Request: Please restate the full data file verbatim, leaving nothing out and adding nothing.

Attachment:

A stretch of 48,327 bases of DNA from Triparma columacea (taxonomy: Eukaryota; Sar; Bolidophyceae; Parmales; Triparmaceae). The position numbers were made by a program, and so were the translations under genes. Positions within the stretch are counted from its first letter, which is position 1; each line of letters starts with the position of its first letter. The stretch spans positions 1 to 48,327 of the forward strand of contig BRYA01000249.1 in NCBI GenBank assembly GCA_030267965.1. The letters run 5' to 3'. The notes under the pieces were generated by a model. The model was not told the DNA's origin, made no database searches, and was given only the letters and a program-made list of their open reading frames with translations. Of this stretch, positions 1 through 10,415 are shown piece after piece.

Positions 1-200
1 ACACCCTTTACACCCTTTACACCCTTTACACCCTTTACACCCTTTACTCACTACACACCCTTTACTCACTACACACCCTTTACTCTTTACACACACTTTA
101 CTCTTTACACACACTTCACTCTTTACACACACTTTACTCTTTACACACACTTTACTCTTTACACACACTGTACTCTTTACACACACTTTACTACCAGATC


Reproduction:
A stretch of 48,327 bases of DNA from Triparma columacea (taxonomy: Eukaryota; Sar; Bolidophyceae; Parmales; Triparmaceae). The position numbers were made by a program, and so were the translations under genes. Positions within the stretch are counted from its first letter, which is position 1; each line of letters starts with the position of its first letter. The stretch spans positions 1 to 48,327 of the forward strand of contig BRYA01000249.1 in NCBI GenBank assembly GCA_030267965.1. The letters run 5' to 3'. The notes under the pieces were generated by a model. The model was not told the DNA's origin, made no database searches, and was given only the letters and a program-made list of their open reading frames with translations. Of this stretch, positions 1 through 10,415 are shown piece after piece.

Positions 1-200
1 ACACCCTTTACACCCTTTACACCCTTTACACCCTTTACACCCTTTACTCACTACACACCCTTTACTCACTACACACCCTTTACTCTTTACACACACTTTA
101 CTCTTTACACACACTTCACTCTTTACACACACTTTACTCTTTACACACACTTTACTCTTTACACACACTGTACTCTTTACACACACTTTACTACCAGATC